The Hyde Amendment Is One of the Most Crucial Pro-Life Protections

Sophie Trist

Since 1976, the Hyde Amendment has stipulated that federal tax dollars cannot support abortions except in cases of rape, incest, or when the pregnant person’s life is in danger. This has protected the rights of pro-life Americans, who make up fifty percent of the population, from being forced to fund the killing of unborn children, and it also protects women relying on Medicaid from being pressured into aborting on grounds that killing a child is cheaper than giving birth to one. It is estimated that by blocking federal funds from going toward abortions, the Hyde Amendment has saved a 2.13 million lives. Two million unique, irreplaceable, infinitely valuable people, (roughly equivalent to the population of Chicago), are here today because of this life-saving piece of legislation.

Until recently, the Hyde Amendment enjoyed bipartisan support in Congress. 2016 marked a decisive shift in the Democratic Party toward abortion extremism and away from the consensus of most Americans. That year, the following language was added to the DNC platform: “We will continue to oppose, and seek to overturn, federal and state laws and policies that impede a woman’s access to abortion, including by repealing the Hyde Amendment.” In the 2020 presidential primaries, Joe Biden distinguished himself by being the only Democratic candidate to support the Hyde Amendment, but in June, he flip-flopped, betraying the trust of millions of pro-life Americans who hoped he would be a moderating influence against the abortion extremism of his party.

Now, with abortion supporters taking the White House and both houses of Congress, pro-life Democrats must rally around leaders like Joe Mancion (D-WV) to protect the Hyde Amendment. Even the extremely pro-choice Slate Magazine acknowledges that a majority of Americans, and a plurality of Democrats, oppose public funding of abortion. According to a January 2020 Marist poll, 60% of Americans support the Hyde Amendment. Even more interestingly, the gender gap that appears in the answers to most questions about reproductive health disappears when the question regards public abortion funding, meaning that women are just as likely to support Hyde as men. A 2019 Politico/Morning Consult poll indicates that 41% of Democratic women support the Hyde Amendment, while 39% oppose it. In addition to costing potentially millions of unborn lives, repealing the Hyde Amendment is likely to hurt Democrats in the long run.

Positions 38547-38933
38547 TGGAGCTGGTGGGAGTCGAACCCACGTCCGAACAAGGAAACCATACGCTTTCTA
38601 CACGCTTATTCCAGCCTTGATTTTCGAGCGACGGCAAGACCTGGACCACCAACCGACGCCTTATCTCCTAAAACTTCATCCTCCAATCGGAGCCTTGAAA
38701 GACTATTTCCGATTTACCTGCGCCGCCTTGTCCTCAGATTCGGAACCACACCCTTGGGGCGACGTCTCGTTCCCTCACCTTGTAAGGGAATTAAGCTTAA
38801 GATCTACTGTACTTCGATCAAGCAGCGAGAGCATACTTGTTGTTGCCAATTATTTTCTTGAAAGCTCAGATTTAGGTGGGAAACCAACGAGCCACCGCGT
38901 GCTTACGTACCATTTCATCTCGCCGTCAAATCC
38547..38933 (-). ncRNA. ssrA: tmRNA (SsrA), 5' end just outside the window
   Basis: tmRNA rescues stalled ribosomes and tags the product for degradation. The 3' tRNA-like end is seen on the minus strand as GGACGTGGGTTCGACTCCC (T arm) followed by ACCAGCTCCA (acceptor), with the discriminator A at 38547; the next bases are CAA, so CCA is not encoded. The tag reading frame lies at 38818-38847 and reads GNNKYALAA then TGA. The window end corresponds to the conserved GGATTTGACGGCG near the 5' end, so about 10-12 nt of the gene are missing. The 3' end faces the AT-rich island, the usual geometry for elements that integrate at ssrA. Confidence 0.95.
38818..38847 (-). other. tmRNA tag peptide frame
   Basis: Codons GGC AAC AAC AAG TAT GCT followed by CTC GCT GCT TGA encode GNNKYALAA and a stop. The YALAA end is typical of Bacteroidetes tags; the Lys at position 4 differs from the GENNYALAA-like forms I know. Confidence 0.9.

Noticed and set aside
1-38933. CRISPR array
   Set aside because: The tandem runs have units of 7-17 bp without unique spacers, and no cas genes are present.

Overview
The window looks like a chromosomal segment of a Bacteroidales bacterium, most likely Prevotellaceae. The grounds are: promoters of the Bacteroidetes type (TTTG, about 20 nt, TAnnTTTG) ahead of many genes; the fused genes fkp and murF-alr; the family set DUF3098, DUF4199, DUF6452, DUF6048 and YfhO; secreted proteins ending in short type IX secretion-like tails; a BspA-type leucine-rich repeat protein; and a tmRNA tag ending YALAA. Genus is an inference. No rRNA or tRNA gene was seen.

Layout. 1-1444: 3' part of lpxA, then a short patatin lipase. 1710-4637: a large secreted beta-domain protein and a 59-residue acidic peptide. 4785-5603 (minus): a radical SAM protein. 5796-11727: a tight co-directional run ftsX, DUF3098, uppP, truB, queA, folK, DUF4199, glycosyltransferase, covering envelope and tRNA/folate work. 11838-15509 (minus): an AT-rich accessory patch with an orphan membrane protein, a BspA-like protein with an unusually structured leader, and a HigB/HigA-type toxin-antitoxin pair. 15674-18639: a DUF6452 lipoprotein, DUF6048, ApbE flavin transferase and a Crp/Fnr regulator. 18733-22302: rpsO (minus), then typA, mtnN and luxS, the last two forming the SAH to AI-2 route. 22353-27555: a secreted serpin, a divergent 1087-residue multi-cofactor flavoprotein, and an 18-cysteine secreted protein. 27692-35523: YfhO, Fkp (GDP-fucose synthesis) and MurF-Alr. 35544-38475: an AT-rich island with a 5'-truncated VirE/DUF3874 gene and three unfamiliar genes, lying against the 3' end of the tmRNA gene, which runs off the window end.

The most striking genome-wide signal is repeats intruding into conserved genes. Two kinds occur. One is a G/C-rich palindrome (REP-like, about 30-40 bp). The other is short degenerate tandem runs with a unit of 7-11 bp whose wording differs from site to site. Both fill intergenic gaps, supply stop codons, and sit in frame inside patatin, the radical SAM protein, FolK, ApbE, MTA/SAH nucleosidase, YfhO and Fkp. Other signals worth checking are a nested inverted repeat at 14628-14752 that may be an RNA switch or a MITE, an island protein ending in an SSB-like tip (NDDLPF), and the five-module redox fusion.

Repealing the Hyde Amendment would also be racist and classist. Due to structural inequalities in American society, the majority of women who rely on Medicaid are Black, indigenous, or people of color. It is no secret that health insurance providers, both private and public, often seek the cheapest solutions, and in this instance, a $500 abortion is far cheaper than giving birth to and raising a child. Allowing the federal government to pay for elective abortions runs the risk of seeing BIPOC women pressured into getting an abortion. The Hyde Amendment is critical to protecting communities of color.

The once-bipartisan Hyde Amendment, supported by the majority of Americans, have never been in more danger. It is critical that every pro-life American, regardless of political affiliation, become educated on Hyde and rally to save it. Americans should not have to fund violence against the smallest, most vulnerable human beings in our society. Forcing American taxpayers to fund abortion and risking the lives of BIPOC children is the direct opposite of expanding human rights.human beings in our society. Forcing American taxpayers to fund abortion and risking the lives of BIPOC children is the direct opposite of expanding human rights.